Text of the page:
Archive for the ‘Bing’ Category

Is Microsoft Launching a Rival to Google+?

Tuesday, August 2nd, 2011 |

Microsoft’s PR department has been working overtime thanks to the recent discovery of a “social search” project discovered on a Microsoft-owned domain. The new search engine, titled “Tulalip” on the teaser landing pages, was discovered shortly after the launch of Google’s new social network, Google+.

Though Microsoft claims the leaked site is nothing more than an “internal design project,” media sources all over the Web are asking one question: is Microsoft launching a rival to Google+?

Microsoft Turns Out to Be Mystery Owner of “Socl.com” Domain

microsoft-plus-one

While researching the recent sale of the domain name “Social.com,” a Fusible.com reporter made another discovery: “socl.com” was also sold on behalf of an unknown client. That unknown client? None other than Microsoft.

Later, reporters discovered a teaser landing page on Socl.com. The landing page read, “Welcome! With Tulalip you can Find what you need and Share what you know easier than ever” (prior capitalization left intact). The site appeared to be a social media addition to Microsoft’s search engine, Bing. The landing page offered log-in buttons for both Twitter and Facebook.

The landing page also held a variety of non-working links that included a link to a “See how it works” demo as well as the project’s terms and conditions. The Twitter sign-in link did function and revealed that if authorized, the Tulalip app would be able to:

  • See the tweets on a user’s timeline,
  • Post tweets,
  • Update the user’s profile,
  • See the user’s followers and
  • Follow new people.

Microsoft’s Response

The Tulalip landing page was ripped from the web shortly thereafter. A message on Socl.com now reads:

Thanks for stopping by.

Socl.com is an internal design project from a team in Microsoft Research which was mistakenly pulished to the web.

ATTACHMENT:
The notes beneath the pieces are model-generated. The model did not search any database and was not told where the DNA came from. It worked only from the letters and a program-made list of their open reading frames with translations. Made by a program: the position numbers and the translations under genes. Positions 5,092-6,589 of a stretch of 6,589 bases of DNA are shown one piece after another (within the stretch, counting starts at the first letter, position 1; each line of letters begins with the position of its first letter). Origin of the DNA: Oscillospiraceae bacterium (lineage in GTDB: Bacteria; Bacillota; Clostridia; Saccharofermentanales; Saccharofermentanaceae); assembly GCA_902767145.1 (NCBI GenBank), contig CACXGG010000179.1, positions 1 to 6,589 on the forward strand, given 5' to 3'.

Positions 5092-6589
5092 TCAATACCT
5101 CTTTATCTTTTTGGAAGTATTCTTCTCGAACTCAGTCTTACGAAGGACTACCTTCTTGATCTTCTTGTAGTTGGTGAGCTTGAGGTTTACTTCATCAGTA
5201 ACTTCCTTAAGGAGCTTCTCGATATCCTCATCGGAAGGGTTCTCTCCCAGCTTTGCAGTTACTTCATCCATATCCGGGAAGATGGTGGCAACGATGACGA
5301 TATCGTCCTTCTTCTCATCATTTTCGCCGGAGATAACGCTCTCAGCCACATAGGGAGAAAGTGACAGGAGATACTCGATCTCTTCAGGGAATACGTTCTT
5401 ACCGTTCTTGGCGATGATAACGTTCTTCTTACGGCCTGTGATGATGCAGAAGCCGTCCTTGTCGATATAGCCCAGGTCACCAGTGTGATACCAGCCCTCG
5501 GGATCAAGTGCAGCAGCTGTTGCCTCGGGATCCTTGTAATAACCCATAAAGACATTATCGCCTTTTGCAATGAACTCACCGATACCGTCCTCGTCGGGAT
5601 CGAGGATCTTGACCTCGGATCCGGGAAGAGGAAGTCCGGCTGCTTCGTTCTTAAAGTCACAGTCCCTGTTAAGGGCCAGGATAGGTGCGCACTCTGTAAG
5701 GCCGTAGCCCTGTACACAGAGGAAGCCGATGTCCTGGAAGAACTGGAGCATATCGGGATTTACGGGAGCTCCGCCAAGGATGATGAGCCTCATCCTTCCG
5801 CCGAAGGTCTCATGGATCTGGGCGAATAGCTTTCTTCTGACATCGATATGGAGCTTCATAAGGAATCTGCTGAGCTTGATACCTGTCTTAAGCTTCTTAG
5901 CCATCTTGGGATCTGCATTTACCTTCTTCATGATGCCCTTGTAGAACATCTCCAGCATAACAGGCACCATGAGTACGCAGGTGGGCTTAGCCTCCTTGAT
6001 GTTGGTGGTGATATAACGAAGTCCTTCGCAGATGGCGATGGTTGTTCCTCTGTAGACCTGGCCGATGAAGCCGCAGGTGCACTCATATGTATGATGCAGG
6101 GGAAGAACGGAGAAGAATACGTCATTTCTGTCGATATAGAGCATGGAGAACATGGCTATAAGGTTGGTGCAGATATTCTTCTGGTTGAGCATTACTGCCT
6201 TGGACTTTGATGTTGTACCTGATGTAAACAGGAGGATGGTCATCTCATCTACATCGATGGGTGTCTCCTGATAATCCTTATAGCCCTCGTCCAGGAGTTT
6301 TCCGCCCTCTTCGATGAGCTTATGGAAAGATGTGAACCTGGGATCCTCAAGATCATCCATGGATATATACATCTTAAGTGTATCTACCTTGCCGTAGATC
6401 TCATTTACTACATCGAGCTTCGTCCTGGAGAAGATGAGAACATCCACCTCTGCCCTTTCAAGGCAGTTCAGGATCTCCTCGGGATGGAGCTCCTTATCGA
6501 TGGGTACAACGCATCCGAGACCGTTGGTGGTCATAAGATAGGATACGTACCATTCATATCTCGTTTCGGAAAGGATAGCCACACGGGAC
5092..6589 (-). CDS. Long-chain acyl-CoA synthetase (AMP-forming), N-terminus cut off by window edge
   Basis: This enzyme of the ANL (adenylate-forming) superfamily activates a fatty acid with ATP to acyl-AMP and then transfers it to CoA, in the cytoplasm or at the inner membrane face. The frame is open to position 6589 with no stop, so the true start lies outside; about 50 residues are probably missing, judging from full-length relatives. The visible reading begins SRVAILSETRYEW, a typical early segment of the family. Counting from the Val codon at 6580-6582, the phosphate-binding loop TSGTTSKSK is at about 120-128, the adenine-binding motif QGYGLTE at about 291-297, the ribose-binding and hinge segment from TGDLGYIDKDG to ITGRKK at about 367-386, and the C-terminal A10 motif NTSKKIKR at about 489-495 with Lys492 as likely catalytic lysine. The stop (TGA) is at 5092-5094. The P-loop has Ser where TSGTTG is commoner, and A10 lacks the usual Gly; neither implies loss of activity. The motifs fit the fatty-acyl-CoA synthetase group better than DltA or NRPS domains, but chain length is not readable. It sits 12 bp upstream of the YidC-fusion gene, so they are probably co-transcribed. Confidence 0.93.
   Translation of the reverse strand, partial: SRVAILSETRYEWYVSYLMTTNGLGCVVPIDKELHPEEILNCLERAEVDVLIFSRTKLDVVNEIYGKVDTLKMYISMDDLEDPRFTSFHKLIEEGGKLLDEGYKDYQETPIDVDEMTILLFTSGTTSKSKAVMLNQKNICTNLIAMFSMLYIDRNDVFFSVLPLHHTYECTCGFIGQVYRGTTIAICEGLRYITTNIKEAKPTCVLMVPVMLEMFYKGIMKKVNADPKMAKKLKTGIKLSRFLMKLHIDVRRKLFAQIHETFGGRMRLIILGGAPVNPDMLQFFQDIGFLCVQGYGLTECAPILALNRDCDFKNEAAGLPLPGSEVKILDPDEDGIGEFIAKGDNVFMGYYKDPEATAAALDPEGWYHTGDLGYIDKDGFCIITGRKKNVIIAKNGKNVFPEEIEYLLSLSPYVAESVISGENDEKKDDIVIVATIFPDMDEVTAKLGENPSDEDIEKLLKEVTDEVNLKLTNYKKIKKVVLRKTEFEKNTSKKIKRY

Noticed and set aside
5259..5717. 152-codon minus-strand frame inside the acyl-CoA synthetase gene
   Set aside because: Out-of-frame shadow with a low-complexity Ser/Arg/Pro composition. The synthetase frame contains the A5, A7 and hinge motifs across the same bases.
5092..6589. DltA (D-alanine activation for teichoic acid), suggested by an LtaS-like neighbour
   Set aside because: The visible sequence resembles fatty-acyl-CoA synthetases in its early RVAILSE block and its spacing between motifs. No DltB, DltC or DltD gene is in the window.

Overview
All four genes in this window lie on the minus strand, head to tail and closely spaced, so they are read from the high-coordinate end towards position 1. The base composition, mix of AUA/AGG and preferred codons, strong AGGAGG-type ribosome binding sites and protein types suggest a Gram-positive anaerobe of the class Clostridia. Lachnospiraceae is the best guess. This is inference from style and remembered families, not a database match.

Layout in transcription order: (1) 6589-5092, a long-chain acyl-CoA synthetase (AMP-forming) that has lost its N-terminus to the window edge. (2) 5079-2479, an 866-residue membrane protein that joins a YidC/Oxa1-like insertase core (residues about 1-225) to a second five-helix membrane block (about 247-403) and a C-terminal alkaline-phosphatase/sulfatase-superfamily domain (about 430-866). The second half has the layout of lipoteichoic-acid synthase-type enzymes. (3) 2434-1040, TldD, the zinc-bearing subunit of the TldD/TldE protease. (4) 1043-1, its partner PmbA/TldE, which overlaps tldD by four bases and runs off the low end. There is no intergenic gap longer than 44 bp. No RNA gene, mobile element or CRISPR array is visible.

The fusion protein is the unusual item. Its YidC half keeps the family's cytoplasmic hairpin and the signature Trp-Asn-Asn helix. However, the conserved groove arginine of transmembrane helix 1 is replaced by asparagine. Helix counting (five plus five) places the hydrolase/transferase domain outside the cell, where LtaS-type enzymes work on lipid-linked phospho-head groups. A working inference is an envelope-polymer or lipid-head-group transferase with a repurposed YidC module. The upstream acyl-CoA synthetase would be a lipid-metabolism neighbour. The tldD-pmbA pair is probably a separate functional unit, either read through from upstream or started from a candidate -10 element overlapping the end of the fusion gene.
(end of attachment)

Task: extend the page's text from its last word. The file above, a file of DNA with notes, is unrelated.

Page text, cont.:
We didn’t mean to, honest.

The Punches Kept Coming

Just north of Microsoft headquarters, there’s a Native American reservation with a familiar name: the Tulalip tribes. Upon hearing the news of Microsoft’s impending search engine of the same name, the tribes wasn’t exactly flattered. The Tulalip name is a trademark of the tribe, which operates a successful casino under the trademark. ”We just don’t want anyone using it in a bad way. It’s our name,” a tribe member told a local news station. Microsoft met with the tribe to explain that the name was strictly intended to be an internal code name and would not be used publicly.

What’s the Future for Socl.com?

Most agree that it doesn’t look like Microsoft is crafting an entire new social network, especially given Microsoft and Facebook’s partnership. Instead, the Tulalip project will probably be more of a social-infused search. Some sources are predicting that Microsoft is trying to beat Google to the social search game since G+ hasn’t been combined with standard Google searches yet.

So what could be the future for Socl.com? Would all Bing + Socl searches include your friends, families, and colleagues’ interests? For example, if a freelancer “likes” a copywriting blog or a content writing services company on Facebook, would that freelancer’s Twitter followers see those results first in a Bing search for “writing?” If your niece tweeted a link to an upcoming photography exhibit, would that exhibit be highlighted in a local “things to do” search?

New network? Bing supplement? Mere “internal design project?” Whatever the Tulalip project may be, it’s clear that the Bing vs. Google battle is far from over.